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STATIC AND DYNAMIC LOADS AND MECHANICAL ADVANTAGE
V.Ryan © 2015
 
 
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On the right, a ‘sober’ Jeff demonstrates a static load. He stands still at the centre of the tightrope. The tightrope dips with the weight applied to it and stays in that position.  
 
 
 
However, Jeff becomes courageous after a few alcoholic drinks and starts to walk across the rope. He is now a dynamic load, as he is moving and yet still exerting a weight downwards.  
     
Having fallen off the tightrope, Jeff lies still on the floor. He is again a ‘static load’, as the weight of his body still exerts a force on the floor.  
 
 
Highly trained paramedics are called to take care of the stationary Jeff.
     
     
A good example of mechanical advantage is seen opposite.
An attempt is made to lift the injured Jeff. A plank has been placed under his body and it will be used as a ‘lever’. A football is used as a fulcrum. A fulcrum is the point at which a lever pivots.
 
Mechanical advantage is the ratio between the load (Jeff) and the effort required to lift him from the floor. Increasing the length of the plank(on the effort side) plays an important role, as the longer the plank, the greater the mechanical advantage, the easier it is to lift him (less force is required).
     
Jeff is wheeled to the ambulance using a paramedics trolley. When he is being moved, he is once again a dynamic load. When the trolley comes to a stop, he is a static load.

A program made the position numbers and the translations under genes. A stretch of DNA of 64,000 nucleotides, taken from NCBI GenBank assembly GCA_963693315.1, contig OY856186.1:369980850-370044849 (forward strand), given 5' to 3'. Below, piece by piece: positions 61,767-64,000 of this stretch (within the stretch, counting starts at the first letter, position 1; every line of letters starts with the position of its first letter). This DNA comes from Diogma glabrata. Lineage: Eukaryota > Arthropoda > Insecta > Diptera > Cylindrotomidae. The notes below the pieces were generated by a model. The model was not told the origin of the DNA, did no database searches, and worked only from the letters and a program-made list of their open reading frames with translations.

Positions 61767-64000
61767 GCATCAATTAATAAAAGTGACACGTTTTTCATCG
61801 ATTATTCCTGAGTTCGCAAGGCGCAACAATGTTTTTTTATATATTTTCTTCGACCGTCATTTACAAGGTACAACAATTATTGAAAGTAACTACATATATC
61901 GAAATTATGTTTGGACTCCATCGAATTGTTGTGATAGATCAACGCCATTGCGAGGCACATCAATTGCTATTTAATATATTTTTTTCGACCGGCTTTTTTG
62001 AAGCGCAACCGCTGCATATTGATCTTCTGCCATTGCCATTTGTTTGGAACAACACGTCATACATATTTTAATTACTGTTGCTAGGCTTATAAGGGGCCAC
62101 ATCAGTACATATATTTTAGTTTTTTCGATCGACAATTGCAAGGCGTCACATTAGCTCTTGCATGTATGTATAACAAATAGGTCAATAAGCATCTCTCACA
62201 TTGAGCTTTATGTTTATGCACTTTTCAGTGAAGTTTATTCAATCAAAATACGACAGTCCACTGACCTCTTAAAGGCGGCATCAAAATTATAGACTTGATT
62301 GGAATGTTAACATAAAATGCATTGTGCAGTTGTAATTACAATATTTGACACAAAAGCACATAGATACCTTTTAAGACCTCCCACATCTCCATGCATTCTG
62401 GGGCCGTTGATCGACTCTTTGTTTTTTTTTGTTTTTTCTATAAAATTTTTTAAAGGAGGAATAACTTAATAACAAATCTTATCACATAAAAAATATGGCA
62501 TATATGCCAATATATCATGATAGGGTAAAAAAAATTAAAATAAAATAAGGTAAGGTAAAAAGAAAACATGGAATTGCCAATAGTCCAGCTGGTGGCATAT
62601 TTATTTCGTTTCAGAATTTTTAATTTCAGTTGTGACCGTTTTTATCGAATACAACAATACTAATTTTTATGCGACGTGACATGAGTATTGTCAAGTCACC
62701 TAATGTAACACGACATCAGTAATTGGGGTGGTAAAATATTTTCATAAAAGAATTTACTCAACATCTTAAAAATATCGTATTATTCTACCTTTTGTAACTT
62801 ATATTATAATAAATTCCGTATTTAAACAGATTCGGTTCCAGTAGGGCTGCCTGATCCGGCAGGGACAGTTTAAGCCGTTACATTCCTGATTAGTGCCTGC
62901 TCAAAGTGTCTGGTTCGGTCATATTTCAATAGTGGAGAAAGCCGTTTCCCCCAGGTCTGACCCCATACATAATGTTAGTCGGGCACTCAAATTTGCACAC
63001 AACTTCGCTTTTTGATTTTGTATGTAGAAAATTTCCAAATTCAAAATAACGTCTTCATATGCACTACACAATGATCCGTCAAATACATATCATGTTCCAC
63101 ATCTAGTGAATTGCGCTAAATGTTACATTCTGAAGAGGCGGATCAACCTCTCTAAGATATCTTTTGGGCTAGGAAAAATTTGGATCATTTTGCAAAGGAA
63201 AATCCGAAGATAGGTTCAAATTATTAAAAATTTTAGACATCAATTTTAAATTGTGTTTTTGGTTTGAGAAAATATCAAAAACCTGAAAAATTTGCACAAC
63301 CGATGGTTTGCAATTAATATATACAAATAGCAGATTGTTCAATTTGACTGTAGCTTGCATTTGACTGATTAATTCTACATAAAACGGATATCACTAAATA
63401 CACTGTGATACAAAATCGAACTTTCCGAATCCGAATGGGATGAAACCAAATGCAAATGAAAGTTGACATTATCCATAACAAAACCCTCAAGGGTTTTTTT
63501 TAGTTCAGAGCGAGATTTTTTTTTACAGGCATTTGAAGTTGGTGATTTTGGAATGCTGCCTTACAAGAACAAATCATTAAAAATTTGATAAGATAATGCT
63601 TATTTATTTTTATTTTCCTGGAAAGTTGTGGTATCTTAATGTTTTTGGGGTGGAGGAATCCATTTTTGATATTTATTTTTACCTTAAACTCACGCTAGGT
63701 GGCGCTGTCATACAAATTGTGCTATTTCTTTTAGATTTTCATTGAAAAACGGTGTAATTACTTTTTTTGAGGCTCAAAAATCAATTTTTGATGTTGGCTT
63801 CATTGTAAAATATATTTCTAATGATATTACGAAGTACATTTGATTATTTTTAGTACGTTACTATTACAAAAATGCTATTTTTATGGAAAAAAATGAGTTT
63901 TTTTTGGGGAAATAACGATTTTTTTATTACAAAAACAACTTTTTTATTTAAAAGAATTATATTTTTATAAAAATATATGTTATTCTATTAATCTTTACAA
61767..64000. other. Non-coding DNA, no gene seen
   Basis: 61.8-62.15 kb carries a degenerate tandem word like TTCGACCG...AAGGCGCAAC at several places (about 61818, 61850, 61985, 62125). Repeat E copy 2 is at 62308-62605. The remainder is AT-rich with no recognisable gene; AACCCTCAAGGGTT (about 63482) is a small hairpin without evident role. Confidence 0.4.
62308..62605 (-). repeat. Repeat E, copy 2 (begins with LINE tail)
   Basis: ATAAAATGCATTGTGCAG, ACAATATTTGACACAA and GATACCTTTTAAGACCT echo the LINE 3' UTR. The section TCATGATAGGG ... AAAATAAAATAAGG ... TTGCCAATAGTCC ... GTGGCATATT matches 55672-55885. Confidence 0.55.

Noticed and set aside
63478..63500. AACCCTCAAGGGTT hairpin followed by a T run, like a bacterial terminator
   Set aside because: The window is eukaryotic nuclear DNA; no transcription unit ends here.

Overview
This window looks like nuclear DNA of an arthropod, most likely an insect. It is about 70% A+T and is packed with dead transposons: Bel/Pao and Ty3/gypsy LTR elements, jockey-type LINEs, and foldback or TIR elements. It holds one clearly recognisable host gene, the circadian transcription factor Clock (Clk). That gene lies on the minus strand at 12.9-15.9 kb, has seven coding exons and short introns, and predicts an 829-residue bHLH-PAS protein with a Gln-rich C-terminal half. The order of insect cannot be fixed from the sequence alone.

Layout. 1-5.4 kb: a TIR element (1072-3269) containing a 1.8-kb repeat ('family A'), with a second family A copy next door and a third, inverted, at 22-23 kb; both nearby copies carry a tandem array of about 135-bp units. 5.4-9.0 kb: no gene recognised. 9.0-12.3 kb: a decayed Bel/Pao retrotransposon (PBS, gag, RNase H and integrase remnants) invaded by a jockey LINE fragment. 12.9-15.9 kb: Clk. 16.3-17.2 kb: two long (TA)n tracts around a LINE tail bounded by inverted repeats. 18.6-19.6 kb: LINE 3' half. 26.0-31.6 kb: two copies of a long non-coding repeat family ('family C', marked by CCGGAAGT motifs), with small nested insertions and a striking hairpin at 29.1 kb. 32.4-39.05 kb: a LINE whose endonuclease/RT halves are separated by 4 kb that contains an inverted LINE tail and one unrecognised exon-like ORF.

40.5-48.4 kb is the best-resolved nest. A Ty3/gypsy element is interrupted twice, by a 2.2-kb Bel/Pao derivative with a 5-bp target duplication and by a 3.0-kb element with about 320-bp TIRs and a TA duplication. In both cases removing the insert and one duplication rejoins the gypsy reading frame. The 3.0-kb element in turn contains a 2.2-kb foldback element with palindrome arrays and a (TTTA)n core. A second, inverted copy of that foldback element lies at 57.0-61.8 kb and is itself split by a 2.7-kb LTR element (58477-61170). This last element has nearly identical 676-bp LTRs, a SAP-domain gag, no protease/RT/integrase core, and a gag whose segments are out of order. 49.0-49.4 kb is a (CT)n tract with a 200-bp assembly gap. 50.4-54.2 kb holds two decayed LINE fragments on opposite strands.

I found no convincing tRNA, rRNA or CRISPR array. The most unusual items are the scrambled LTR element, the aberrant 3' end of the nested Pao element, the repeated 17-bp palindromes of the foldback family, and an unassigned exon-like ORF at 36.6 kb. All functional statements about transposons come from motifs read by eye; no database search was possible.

Jeff’s ambulance is standing still at a ‘red’ traffic light.

As the ambulance is not moving, it can be regarded as a ‘static load’. Also, it is an example of potential energy.

Once the light changes to green, the ambulance driver will put his foot down on the accelerator and the ambulance moves forward, converting the potential energy to kinetic energy. It is once again, an example of a dynamic load

 
 
 
     
     
PRACTICAL EXAMPLE OF MECHANICAL ADVANTAGE
     
The hole punch below has a simple lever, that provides a mechanical advantage, when punching holes in paper and card.
When the lever is pushed down, a cutter near the fulcrum punches holes in the paper / card. Using a lever means that less force is needed to push down. The longer the lever, the less force required. This is an example of mechanical advantage being applied to a design.
 
     
     
     
Mechanical advantage is considered to be the ‘ratio’ between the load to be moved and the effort required to move the load. However, the longer the handle, the less effort is required (see moments of force). Both the force and load are measured in units called newtons.
 

The example below shows a lever that is in a state of equilibrium (balanced). The load of 600n is balanced by an effort of 200n, because the effort is positioned at a greater distance from the fulcrum.

To work out the mechanical advantage, it is necessary to work out the effort required to ‘balance’ the load first.

 
 
 
Clockwise moment = 600 x 2 Nm
Anti-clockwise moment = 200 x 6 Nm
In a state of equilibrium,
clockwise moments = anti-clockwise moments
600 X 2 Nm = 200 x 6 Nm
1200 = 1200
 
Therefore, the Mechanical Advantage is:
 
 
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